University of Calgary

Conference to explore need for 2nd language teaching in Alberta schools

UToday HomeApril 9, 2013

By Clayton MacGillivray

Tom Ricento’s second annual Linguistic Diversity and Language Policy conference will examine the importance of second language instruction in Alberta’s schools. Photo courtesy of the Faculty of EducationTom Ricento’s second annual Linguistic Diversity and Language Policy conference will examine the importance of second language instruction in Alberta’s schools. Photo courtesy of the Faculty of EducationLooking to ensure Alberta’s workforce is skilled and productive? Invest in second language learning, says Tom Ricento, the Faculty of Education’s English as an Additional Language chair.

“Investing in language instruction will pay dividends in both near and long-term economic development of Alberta,” says Ricento, who is hosting the second annual Linguistic Diversity and Language Policy conference on April 22.

“As Alberta hopes to expand its international reach in attracting foreign investment and in developing partnerships with countries from the Pacific Rim to Latin America, and especially with the BRIC countries, proficiency in major international languages is becoming more and more a necessity and not a luxury.”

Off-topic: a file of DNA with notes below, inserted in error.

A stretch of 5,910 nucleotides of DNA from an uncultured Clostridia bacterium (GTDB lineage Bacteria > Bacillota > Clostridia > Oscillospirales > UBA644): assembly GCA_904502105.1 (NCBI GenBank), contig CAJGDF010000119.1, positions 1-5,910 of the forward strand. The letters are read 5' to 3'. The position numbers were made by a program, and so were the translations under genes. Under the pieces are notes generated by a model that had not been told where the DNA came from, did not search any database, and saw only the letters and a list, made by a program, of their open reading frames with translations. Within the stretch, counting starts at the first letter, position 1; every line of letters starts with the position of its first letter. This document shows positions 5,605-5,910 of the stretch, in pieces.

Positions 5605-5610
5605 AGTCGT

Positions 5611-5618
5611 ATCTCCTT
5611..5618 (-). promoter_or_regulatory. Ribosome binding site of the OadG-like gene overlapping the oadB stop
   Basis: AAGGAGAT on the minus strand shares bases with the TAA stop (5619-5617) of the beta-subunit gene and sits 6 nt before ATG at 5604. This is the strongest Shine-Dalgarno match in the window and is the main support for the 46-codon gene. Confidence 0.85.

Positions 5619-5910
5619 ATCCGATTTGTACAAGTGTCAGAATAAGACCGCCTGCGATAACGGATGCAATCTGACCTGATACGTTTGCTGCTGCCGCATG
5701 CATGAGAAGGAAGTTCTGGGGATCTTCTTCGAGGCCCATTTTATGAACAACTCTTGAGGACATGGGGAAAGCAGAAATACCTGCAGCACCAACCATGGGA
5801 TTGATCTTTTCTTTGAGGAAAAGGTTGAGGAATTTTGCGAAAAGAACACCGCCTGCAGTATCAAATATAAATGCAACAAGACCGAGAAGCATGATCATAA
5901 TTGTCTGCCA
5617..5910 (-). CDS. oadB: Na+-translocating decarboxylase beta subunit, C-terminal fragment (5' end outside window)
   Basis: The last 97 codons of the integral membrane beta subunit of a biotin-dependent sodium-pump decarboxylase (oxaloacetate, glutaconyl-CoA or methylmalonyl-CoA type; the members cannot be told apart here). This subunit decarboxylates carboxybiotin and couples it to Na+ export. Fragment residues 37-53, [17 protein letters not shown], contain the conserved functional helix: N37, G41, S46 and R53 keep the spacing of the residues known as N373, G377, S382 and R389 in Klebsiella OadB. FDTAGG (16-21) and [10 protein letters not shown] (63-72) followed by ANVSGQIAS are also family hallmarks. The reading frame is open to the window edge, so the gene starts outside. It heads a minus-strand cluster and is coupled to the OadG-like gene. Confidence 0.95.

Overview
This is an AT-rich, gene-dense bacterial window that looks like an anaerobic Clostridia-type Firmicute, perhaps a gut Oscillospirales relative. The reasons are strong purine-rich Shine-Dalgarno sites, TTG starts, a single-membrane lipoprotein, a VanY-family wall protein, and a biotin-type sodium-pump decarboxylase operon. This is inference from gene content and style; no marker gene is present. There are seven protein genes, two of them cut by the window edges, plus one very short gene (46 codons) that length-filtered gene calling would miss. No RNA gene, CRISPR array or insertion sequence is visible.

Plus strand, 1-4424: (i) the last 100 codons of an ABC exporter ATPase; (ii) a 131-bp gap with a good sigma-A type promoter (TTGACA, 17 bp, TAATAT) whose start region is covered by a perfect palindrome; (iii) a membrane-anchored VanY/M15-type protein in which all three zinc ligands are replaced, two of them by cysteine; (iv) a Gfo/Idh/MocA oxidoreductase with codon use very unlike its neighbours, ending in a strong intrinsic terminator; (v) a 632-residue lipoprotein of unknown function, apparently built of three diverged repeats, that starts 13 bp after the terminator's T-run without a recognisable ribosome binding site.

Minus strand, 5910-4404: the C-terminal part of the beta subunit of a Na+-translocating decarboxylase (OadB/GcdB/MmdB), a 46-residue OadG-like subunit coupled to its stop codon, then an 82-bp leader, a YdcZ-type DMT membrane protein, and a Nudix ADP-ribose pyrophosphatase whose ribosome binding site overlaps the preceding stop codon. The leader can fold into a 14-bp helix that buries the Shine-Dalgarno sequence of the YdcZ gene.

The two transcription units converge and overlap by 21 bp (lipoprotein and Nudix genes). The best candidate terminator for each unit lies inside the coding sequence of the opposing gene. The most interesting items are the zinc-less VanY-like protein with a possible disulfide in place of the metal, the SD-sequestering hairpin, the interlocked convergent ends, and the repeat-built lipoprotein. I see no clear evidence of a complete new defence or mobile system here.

Ricento says there are more than 200 languages spoken in Canada with many seeing significant growth in the number of speakers over the last 10 years.

“English monolingualism is not an asset in a tight, and tightening, knowledge economy labour market in Canada; if a student graduates from high school in Alberta with advanced proficiency in Spanish or Mandarin, for example, along with an official language, they will be more attractive to prospective employers.”

Linguistic Diversity and Educational Options in Albertais the theme of this year’s conference which will explore the benefits of the high-quality foreign language and bilingual learning opportunities available in Alberta schools.

“The purpose of the conference is to provide a forum to share information and new ideas about language programs in Alberta,” says Ricento.

The one-day conference will examine language programs in Calgary and Alberta that often get less attention, such as bilingual programs in English and German, Mandarin, and Spanish, as well as programs and curricular innovations on Aboriginal languages and ways of knowing. Plenary talks will be followed by a panel discussion on specific programs lead by educational leaders from the Calgary Board of Education and the Calgary Catholic School District.

“The conference will be of interest to parents, educators and policy-makers who are considering introducing innovative international language programs in their schools, and to academics interested in hearing about the efficacy, and challenges, with bilingual education programs.”

The event is free and open to all. Registration information can be found on the conference website https://educ.ucalgary.ca/ldlp/

 

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